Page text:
The Lord of the Rings Trilogy: The Fellowship of the Ring, The Two Towers, The Return of the King
Director: Peter Jackson (New Zealand -ese? -ish?)
Starring: Elijah Wood, Viggo Mortenson, Ian McKellen, Andy Serkis, dozens more…
Everyone’s familiar with the Lord of the Rings trilogy, but I just didn’t feel right writing a post about trilogies without at least acknowledging it. The trilogy follows two intersecting stories: Frodo’s quest to destroy the One ring in the dark land of Mordor, and Aragorn’s journey to emerge from exile and unite the free people of Middle Earth and lead them in a final war. I felt that director Peter Jackson did complete justice to J.R.R. Tolkien’s books. The stories are epic and offer anything you could ever want from the fantasy and adventure genres. The trilogy cost a whopping $281 million to produce, but I’m glad they went all-out. I can’t even imagine how many extras they must have hired for the battles of Helms Deep and Minas Tirith. All three movies were filmed in New Zealand, and the scenic beauty does not go unnoticed. I’m very eagerly awaiting the release of The Hobbit.
The three colors (blue, white, red) are the colors of the French flag, and each film is based on one of the three ideas of the motto of the French republic: liberty, equality, and fraternity. Blue, considered an anti-tragedy, is about Julie, who is ‘liberated’ from her family bonds when her husband and child are killed in a car accident. Following the accident, she tries to sever all her former personal ties and live in isolation, but finds it difficult to do so. White, considered an anti-comedy, is about Karol, who seeks revenge on his ex-wife when their divorce leaves him homeless, penniless, and friendless. Red, considered an anti-romance, is about Valentine, a student and part-time model who meets a retired judge when she accidentally hits his dog with her car. Although she takes an initial dislike to him, finding it despicable that he spends his time snooping on the phone conversations of his neighbors, they slowly develop a friendship.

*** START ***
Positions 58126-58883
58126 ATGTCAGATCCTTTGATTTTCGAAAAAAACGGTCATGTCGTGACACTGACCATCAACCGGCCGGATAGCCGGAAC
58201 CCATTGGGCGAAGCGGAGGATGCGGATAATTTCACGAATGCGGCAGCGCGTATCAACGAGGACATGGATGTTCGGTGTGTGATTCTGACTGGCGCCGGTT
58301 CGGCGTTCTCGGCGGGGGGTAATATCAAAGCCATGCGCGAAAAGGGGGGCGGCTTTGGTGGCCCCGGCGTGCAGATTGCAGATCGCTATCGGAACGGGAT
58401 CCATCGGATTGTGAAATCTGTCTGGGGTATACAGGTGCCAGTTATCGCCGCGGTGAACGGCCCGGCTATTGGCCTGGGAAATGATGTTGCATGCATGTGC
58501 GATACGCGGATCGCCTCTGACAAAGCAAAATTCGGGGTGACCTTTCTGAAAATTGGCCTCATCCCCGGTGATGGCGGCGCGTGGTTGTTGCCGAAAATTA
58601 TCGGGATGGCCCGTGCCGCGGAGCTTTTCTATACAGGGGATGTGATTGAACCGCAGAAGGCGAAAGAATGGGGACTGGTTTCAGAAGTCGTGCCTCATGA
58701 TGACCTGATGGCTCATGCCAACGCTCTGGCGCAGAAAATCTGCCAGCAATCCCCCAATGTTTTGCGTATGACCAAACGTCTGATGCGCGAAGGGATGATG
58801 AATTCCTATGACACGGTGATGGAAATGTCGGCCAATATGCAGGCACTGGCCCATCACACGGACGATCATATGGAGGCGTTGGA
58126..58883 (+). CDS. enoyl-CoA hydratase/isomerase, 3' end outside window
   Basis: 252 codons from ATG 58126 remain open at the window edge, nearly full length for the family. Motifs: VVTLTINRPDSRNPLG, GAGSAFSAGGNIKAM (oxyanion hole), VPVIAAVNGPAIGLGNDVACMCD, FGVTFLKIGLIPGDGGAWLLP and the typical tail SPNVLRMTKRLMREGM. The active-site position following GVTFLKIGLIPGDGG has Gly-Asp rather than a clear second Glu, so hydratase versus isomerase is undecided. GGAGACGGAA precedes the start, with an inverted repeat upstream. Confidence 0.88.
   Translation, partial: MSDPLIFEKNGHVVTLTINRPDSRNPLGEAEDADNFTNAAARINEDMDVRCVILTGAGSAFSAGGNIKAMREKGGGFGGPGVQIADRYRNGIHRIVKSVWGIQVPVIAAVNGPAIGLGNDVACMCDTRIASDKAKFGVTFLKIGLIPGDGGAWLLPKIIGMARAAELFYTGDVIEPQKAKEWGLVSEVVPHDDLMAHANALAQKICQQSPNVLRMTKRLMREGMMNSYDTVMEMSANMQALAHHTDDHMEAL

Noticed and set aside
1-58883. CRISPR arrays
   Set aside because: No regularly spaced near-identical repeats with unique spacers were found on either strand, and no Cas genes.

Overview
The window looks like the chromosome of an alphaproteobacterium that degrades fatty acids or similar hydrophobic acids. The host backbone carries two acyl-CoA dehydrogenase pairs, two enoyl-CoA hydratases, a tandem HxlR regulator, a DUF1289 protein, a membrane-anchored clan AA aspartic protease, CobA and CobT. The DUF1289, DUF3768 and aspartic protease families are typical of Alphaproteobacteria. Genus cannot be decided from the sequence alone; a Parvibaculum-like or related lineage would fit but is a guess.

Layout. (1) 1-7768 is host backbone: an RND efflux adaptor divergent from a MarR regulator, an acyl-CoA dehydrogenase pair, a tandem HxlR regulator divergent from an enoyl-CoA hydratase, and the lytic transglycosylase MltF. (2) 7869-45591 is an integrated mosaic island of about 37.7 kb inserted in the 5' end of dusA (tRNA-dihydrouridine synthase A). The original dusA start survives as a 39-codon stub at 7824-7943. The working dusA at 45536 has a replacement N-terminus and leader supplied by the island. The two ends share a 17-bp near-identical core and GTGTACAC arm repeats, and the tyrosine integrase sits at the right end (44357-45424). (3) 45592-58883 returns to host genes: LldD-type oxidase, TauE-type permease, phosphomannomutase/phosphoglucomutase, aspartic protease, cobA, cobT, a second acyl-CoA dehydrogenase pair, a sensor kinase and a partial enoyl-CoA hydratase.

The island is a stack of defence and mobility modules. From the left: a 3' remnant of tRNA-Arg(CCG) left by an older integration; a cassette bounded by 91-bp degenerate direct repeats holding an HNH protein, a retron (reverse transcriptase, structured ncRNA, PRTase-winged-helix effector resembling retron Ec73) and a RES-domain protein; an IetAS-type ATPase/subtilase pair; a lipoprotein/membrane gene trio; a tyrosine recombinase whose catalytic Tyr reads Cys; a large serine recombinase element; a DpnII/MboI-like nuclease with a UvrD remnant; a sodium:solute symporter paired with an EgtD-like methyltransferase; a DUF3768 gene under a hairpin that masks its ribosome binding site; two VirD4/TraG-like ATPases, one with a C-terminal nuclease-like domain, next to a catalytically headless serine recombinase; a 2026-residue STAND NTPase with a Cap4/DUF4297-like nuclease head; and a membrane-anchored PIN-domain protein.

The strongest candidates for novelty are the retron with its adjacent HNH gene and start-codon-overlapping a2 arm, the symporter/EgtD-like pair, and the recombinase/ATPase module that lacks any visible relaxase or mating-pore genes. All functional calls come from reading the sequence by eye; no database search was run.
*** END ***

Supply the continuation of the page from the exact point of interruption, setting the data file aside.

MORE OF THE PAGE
All three films deal with the theme of overcoming adversity and standing up in the face of forces that are sometimes beyond rationalization. I found the films to be almost karmic in their administration of justice. The wronged rise, the damaged find solace in unexpected places, and in the end the balance of the world is restored sometimes in seemingly perfect coincidence. Although such themes could easily have lent themselves to corniness and cliches, the characters are always sincere and the mood is uplifting rather than sappy.
These three separate stories can be considered a very loose trilogy, bound together by a few common characters. The first film, Days of Being Wild follows Yuddy (nicknamed York), a playboy who casually breaks the hearts of the women he seduces. The film portrays the rejection experienced by York’s ex-girlfriends, although York himself is forced to confront rejection by his biological mother from who he is estranged. In The Mood for Love tells the story of a man (Chow Mo-wan) and a woman (Su Li-zhen), next-door neighbors who find that their spouses are cheating with each other. Their spouses’ adultery brings them together as friends until their neighbors start questioning their spending so much time together. 2046 follows Chow years after he met Su Li-zhen, as various women pass in and out of his life. There is also a story within a story as Chow is writing a science fiction serial titled 2046 about a passenger on a train who is trying to leave the mysterious world of 2046 where people go to re-live their pasts.